When developing a SaaS product plan, it’s important to recognize two foundational principles. First, SaaS is a business strategy, not a technology strategy. Second, there is no one-size-fits-all SaaS architecture (the second principle is a corollary of the first). The challenge is to build common ground between business and architecture so as to translate business assumptions into critical technical solution inputs.

We begin by taking the measure of three foundational dimensions: (1) User Model, (2) Monetization, and (3) Measurement. In this blog series, we explore how these three dimensions figure into key technical recommendations which enable scale in pursuit of SaaS business growth.

Part 2: Monetization

Saying “SaaS = monetization” is redundant. So why put it on our shortlist? It’s easy to get lost in the noise of “SaaS monetization makes the world go round,” “Subscriptions mean printing money,” and other hype. Nonetheless, building a SaaS product platform is a special case of the old adage that time is money.

Feature value: a function of time investment of users and customers

The set of problems that your SaaS solves won’t survive long in the digital age if all it does is cut prices. Solving each customer problem as a function of how much time is saved by a particular feature? It is a necessary prerequisite for selecting the “threshold of value” you commit to building out in your platform architecture.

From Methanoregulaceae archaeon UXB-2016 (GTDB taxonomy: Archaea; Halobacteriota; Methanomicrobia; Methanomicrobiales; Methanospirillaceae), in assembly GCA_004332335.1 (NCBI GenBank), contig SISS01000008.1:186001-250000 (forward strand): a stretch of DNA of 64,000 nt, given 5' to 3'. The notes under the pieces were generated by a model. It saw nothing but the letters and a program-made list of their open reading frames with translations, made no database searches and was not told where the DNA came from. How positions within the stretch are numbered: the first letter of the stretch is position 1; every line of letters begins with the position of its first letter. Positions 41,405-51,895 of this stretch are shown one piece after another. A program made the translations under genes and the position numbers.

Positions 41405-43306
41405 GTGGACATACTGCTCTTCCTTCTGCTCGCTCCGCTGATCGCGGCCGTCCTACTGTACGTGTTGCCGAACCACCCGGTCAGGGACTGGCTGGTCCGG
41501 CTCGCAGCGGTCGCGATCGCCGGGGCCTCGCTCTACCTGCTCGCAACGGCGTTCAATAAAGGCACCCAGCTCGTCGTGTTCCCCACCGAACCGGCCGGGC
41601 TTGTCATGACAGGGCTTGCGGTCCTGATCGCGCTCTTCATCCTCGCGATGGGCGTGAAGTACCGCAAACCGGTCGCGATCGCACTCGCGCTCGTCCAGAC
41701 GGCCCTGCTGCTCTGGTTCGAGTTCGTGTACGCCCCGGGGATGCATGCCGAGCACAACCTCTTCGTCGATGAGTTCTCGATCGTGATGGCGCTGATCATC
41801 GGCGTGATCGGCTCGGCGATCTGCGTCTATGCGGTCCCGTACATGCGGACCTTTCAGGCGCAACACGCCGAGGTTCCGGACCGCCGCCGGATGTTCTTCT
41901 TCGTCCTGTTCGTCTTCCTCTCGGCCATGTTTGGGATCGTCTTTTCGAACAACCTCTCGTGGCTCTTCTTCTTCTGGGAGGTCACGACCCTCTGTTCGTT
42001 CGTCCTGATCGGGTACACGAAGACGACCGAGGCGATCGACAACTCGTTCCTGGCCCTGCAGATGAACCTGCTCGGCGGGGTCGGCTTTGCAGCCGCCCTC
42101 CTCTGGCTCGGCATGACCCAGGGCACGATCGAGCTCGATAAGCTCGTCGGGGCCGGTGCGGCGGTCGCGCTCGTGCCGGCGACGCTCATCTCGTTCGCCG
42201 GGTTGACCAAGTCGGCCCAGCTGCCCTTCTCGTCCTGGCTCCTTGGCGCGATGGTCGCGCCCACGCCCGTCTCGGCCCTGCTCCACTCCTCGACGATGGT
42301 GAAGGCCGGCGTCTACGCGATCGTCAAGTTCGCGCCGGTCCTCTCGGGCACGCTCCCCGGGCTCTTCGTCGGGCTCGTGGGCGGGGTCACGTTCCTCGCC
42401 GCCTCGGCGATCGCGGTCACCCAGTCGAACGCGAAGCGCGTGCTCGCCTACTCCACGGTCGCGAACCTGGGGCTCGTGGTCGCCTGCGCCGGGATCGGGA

By focusing on how long it takes for each of the various user types in your user model to reach their goals, you can begin to quantify the gap between the distance between your features and their benefits. It’s OK not to know the answer about the size of the gap between the feature and the benefit, for at least two reasons.

  • Cost to serve a customer-facing feature is money that comes out of your pocket, and goes straight into the cloud provider’s pocket. It‘s almost always a function of time. When you want to procure more cloud resources faster, cloud providers make it easiest to buy speed, whether or not that pays off for you in the long run.
  • There is a non-zero cost to learning about the size of the gap between features and benefits. It’s almost never a good idea to assume there is nothing left to learn about what works best for all customers and users.